- Health and safety duties on construction sites—who’s in charge? (Ahmad v Health and Safety Executive)
- What are the practical implications of this case?
- What was the background?
- What did the court decide?
- Case details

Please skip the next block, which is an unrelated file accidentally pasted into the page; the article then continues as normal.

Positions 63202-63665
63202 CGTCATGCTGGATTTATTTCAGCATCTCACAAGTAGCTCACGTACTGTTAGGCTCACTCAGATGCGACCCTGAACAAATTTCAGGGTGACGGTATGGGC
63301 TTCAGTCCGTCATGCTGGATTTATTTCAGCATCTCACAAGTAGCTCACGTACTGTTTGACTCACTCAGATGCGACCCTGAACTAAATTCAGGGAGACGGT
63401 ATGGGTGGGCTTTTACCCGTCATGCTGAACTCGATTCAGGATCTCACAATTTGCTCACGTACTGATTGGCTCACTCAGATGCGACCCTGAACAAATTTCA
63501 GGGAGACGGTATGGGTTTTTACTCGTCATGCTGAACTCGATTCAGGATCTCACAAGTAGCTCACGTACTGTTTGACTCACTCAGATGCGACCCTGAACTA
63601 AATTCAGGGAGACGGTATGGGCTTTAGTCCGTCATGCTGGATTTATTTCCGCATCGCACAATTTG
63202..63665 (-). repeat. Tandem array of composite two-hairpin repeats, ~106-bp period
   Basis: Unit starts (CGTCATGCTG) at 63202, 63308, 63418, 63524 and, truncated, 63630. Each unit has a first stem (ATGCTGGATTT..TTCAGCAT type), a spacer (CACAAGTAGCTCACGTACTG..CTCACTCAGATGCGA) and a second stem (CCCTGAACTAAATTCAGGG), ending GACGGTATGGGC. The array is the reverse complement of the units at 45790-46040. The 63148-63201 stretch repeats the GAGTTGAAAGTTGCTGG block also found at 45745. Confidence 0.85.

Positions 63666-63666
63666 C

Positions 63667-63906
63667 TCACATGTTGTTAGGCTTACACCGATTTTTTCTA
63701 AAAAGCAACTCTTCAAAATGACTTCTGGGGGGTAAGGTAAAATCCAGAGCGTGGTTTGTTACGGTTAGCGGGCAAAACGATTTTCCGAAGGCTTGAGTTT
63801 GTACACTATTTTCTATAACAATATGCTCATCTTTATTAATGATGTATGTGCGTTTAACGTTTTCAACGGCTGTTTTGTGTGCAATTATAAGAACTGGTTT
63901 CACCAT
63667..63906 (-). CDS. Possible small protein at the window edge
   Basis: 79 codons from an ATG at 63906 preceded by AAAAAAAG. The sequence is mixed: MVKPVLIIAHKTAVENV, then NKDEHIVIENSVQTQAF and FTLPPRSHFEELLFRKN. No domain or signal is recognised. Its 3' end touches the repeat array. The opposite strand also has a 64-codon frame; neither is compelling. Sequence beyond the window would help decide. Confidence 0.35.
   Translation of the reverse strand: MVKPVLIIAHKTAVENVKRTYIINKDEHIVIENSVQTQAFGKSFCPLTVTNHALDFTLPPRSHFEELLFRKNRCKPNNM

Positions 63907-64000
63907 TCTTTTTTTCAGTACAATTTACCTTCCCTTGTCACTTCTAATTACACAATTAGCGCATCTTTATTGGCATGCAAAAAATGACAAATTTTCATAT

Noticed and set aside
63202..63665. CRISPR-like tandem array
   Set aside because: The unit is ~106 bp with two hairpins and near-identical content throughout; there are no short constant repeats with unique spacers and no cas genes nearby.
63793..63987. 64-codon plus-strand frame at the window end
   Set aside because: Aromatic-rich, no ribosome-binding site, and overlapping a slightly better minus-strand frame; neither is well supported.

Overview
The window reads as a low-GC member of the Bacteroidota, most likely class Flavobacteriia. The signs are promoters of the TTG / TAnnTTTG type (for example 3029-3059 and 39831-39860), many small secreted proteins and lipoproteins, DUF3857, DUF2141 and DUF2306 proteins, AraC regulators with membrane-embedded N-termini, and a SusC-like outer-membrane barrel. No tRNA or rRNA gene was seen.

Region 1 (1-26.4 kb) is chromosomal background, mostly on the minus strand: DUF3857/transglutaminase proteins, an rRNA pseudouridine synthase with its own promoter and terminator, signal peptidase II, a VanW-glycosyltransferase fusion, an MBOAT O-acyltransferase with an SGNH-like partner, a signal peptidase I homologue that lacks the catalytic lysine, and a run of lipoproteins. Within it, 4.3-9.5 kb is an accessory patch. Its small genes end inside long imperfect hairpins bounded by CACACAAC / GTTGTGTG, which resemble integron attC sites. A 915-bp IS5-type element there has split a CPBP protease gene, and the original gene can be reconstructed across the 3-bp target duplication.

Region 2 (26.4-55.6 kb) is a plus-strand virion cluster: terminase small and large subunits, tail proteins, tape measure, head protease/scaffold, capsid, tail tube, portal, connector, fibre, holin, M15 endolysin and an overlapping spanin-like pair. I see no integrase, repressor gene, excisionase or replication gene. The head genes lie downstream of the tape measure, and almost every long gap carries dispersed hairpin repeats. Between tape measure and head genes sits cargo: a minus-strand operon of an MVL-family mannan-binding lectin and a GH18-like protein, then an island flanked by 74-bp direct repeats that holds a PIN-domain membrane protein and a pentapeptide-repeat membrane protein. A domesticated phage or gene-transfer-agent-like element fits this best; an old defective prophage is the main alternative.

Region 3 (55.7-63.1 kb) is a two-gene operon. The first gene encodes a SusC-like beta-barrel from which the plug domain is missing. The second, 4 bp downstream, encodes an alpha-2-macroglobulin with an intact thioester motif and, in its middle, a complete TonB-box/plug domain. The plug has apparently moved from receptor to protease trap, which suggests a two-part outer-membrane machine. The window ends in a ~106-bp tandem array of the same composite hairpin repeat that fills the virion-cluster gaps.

Corporate Crime analysis: The court were asked to consider two grounds of appeal relating to fresh evidence and the necessity of a jury direction in respect of an alleged bribe to keep a witness away from court. In considering those questions the court also dealt with obligations arising out of the Construction (Design and Management) Regulations 2015 and the Health and Safety at Work etc Act 1974. The appellant argued that fresh evidence undermined the credibility of an important witness for the prosecution and enhanced his own credibility. In considering the impact of fresh evidence the court were required to evaluate its importance in the context of the remainder of the evidence. It was held that there was a wealth of evidence that the appellant was in control of the construction site and was responsible for giving orders to people carrying out the work. The fresh evidence did not undermine the safety of the conviction. It was argued that the absence of a direction on evidence of a bribe in a case which turned on the credibility of those involved rendered the conviction unsafe. The judge had reminded the jury of what was said in respect of the alleged bribe. There was no need for him to go further; he was not obliged to give a direction about how the jury should treat the bribery evidence if they believed it. Written by Rosalind Emsley-Smith, Barrister at Deans Court Chambers who represented the Health and Safety Executive in this case.
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